Exhibition Essays


May 2010

The carved house in the sky

Jeremy Booth

There are a number of myths that speak of how the art of carving came to Aotearoa, New Zealand. Accounts vary, but mostly feature the central figures of Rua and Tangaroa. In one account Rua is a visitor to the recently completed house of Tangaroa. It is adorned boldly, but merely with flat, painted imagery. Aghast, Rua insists that Tangaroa visit his residence where he might witness something different altogether. In approaching Rua’s house Tangaroa moves to greet the first of three staunch figures. He is puzzled when Rua appears, laughing: ‘Now you see what wood carving is’, Tangaroa. ‘The figures are so lifelike that you have been deceived by them.’1 In another account, Rua —here Rua-te-pupuke— ventures into the deep ocean to retrieve his son who has been captured by Tangaroa and set as a carved figure upon the pediment of his underwater house. Rua enters the house and finds that the carved posts inside are speaking to one another, while those outside are mute. He uses his cunning to scatter Tangaora by flooding the house with daylight, and escapes to the surface with his son, and the richly carved wooden posts of the house’s exterior.

In myth Rua appears under many names as a personification of knowledge in its many forms and functions.2 It is not surprising that this figure be intimately connected to an art that pins down the un-obtainable in potent physical form. The figure of Tangaroa is god and guardian of the oceans. His presence alongside Rua suggests that the arena for the acquisition of this form is a deep, vast, animated mass co-existent with the form itself. The images in Framework posit that to obtain a subject in physical form is to navigate this vast grey space and its mechanisms, by default.

Beck’s subjects —the native Huia, Morepork and Haast’s Eagle— are drawn from Te Papa’s Ornithology Store; part of a larger house for the acquisition, and stewardship of object-based knowledge. Photographers have ventured into these facilities in pursuit of the photographic image with the intent of removing the hierarchies of knowledge that the objects within are subject to, though also engaging the objects’ institutionalisation. Andrew Beck enters the facility and instead uses the photographic image as a mode of acquisition that supplants the museum’s function. Allowing the subjects greater poignancy than their immediate context.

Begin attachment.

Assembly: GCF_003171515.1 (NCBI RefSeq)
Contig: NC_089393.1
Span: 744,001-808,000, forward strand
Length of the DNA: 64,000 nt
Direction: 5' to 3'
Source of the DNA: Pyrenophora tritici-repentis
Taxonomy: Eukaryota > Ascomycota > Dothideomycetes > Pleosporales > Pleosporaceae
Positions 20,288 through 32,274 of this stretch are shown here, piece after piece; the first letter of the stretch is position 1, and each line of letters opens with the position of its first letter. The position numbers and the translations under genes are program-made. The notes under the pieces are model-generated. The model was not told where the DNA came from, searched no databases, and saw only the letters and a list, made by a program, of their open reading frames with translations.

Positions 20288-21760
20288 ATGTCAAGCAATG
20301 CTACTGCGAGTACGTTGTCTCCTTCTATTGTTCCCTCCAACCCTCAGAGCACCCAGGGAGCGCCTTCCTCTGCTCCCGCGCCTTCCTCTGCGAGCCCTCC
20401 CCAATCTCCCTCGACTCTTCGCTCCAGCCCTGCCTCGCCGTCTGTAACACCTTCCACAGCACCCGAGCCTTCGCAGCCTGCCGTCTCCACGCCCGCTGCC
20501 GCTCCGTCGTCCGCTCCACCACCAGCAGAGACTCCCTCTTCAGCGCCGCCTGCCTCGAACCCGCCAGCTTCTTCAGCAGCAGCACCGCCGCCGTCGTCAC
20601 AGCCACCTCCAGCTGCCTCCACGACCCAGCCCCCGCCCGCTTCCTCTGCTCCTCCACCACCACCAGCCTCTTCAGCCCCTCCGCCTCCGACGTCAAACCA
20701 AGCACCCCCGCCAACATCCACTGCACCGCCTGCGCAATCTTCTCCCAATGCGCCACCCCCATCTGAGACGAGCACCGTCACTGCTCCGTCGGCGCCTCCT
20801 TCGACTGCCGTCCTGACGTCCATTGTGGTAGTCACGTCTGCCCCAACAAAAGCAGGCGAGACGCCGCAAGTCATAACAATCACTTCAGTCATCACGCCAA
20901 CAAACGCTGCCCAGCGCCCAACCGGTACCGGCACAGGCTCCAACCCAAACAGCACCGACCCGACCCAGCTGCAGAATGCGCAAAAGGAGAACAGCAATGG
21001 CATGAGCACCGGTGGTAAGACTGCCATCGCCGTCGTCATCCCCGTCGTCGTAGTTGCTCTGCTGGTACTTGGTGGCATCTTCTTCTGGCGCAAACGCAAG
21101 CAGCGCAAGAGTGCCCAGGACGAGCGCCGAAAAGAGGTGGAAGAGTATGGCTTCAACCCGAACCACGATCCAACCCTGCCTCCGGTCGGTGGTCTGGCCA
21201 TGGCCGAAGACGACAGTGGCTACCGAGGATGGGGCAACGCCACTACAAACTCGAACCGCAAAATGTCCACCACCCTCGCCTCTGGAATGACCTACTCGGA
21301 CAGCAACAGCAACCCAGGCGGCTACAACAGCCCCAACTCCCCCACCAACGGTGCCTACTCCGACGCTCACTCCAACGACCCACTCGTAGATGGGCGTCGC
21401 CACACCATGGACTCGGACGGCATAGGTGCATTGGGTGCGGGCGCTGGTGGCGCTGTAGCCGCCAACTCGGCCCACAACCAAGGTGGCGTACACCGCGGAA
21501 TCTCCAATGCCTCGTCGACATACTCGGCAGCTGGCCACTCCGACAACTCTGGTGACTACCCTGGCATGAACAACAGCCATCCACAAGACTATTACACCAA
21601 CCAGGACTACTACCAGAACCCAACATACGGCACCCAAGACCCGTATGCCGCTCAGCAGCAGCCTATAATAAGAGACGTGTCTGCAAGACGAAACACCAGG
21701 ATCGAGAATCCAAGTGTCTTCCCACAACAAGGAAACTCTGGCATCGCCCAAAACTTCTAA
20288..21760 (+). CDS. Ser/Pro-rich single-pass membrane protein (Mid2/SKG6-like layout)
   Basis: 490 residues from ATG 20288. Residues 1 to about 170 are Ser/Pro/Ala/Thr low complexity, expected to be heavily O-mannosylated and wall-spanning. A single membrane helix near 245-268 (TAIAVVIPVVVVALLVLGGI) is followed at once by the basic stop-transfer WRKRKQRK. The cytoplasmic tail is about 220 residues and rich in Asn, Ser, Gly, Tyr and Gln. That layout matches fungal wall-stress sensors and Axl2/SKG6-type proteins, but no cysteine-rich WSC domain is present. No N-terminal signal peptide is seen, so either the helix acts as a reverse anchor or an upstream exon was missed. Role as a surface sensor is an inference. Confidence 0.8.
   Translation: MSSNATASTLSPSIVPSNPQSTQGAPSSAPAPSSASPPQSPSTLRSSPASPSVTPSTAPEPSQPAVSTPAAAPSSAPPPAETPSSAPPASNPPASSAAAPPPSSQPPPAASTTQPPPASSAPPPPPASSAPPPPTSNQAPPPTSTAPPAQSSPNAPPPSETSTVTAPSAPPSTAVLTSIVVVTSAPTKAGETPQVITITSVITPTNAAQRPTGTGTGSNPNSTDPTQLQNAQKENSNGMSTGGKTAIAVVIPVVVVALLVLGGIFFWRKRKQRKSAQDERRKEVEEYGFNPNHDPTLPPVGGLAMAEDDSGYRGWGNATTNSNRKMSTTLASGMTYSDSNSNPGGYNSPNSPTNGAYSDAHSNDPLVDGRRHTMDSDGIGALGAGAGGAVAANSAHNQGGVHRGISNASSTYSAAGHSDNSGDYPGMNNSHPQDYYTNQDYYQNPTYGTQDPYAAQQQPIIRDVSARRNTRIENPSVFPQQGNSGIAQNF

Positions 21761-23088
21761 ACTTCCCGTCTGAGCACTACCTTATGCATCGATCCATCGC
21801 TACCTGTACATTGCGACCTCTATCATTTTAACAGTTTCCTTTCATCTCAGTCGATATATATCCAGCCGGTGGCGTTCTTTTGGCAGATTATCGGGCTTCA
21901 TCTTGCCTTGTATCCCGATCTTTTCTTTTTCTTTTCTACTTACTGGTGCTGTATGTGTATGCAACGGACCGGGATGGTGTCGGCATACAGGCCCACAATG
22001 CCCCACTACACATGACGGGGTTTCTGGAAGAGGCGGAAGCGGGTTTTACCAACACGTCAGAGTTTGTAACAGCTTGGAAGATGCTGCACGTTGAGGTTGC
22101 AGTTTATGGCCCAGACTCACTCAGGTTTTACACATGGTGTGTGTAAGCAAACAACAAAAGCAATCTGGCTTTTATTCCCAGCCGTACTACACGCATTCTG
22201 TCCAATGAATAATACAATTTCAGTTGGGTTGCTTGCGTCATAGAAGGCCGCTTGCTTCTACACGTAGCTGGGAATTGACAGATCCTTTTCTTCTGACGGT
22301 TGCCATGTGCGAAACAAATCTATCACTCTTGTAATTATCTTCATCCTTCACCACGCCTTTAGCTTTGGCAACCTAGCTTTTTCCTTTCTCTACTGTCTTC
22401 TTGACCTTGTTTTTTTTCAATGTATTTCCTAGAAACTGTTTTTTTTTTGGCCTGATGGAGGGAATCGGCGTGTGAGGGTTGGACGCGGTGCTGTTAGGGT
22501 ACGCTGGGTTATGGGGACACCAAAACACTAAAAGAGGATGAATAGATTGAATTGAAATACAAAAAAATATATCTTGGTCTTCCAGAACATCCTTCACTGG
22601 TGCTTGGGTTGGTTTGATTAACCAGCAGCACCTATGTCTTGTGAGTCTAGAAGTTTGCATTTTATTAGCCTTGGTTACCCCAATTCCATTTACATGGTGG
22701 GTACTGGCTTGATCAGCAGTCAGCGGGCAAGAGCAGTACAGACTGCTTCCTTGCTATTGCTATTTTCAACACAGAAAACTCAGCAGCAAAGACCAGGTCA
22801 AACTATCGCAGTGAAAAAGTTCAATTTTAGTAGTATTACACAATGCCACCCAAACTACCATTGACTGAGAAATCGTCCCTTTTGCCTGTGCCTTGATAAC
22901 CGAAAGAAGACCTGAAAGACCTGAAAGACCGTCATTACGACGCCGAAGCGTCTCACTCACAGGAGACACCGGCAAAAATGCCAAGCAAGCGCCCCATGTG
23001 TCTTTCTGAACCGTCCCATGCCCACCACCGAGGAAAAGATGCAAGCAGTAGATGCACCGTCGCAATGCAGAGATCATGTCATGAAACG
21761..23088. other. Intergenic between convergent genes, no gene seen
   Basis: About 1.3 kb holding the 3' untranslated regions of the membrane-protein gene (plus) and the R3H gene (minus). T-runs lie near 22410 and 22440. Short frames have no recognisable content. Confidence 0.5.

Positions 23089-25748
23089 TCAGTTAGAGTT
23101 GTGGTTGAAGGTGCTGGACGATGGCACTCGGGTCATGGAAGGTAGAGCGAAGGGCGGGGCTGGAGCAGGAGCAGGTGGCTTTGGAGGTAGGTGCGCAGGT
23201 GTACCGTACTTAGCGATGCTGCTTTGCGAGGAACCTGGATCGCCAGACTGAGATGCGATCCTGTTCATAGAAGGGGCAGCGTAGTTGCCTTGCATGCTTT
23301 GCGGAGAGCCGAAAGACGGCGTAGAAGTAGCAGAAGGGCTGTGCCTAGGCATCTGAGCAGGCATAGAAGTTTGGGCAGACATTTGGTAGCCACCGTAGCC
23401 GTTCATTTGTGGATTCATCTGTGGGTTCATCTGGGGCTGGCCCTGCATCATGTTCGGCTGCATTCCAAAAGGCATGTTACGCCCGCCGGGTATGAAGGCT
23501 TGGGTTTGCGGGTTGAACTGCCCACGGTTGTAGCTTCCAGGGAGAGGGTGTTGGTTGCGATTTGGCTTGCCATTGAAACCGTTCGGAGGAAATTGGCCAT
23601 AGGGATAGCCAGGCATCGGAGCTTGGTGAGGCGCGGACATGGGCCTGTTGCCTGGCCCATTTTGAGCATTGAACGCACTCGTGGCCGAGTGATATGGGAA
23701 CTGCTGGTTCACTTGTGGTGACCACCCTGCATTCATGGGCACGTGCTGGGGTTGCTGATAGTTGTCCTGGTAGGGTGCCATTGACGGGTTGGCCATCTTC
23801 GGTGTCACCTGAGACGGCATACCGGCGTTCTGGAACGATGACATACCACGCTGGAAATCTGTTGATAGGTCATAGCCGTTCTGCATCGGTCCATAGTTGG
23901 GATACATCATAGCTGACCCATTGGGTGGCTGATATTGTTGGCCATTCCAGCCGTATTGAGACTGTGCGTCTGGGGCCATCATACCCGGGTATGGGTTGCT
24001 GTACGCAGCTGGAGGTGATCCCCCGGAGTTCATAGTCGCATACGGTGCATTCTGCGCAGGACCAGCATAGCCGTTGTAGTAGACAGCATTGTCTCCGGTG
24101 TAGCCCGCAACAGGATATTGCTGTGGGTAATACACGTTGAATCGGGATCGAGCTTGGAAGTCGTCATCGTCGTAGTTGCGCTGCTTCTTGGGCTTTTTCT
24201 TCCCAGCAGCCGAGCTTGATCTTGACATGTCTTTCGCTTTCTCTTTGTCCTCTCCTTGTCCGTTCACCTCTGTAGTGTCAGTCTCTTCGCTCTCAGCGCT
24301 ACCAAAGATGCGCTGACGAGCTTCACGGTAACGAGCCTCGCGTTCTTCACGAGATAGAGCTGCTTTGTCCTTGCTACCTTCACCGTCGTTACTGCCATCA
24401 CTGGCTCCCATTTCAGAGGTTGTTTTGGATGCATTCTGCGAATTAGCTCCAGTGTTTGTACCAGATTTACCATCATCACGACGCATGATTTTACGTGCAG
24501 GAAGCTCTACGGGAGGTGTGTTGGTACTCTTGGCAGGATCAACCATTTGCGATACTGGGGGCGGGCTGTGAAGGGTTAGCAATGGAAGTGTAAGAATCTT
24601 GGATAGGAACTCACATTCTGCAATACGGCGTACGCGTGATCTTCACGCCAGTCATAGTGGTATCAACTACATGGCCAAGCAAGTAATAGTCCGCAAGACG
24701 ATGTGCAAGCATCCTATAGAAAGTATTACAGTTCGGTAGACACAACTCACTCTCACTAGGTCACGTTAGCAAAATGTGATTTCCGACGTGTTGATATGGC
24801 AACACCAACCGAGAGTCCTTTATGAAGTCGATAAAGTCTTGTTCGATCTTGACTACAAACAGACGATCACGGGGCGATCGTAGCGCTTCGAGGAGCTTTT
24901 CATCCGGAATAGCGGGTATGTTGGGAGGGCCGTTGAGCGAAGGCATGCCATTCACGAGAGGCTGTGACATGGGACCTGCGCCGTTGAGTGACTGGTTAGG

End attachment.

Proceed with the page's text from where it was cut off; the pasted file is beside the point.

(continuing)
As a group, the Huia, Morepork and Haast’s Eagle rise and fall with the weight of the compounded history of this land. New Zealand’s native flora and fauna are layered with a complex intermingling of scientific, social and cultural knowledge mechanisms; drawn from early Polynesian settlement, Māori tribal societies, and from the arrival of Europeans with their assimilating, rationalistic mode of enquiry. Impact and tensions among these mechanisms is at times idyllic, harmonious, conflicting, through to catastrophic. Applying one to another can be like applying geometry to nature, mathematics to spirituality.

The song of the Huia is held and sampled digitally despite the bird having been extinct for over a century. It survives by way of an oral history in turn held up by modern technologies. Esteem among Māori for the bird with the metallic sheen and standout sexual dimorphism,3 meant that only those of high standing were able to be adorned with Huia feathers, beaks and skins. Until the arrival of Europeans the bird’s relationship with man was thus regulated by implication of long-standing social hierarchies. Despite the pressures of the European agricultural model, de-forestation and the introduction of predatory mammals, it was not the inflicting of European modes of operation that signalled the Huia’s eventual demise; but aspects of Māori social custom being assumed by Europeans. During the reception for the visiting Duke and Duchess of York in 1901, a single Huia feather was placed in the band of the Duke’s hat as a mark of respect. Once the knowledge of this act and its meaning was known around New Zealand, and later in England, demand for the bird’s feathers and their ‘royal fashion’4 threw the scale, and the Huia soon became extinct.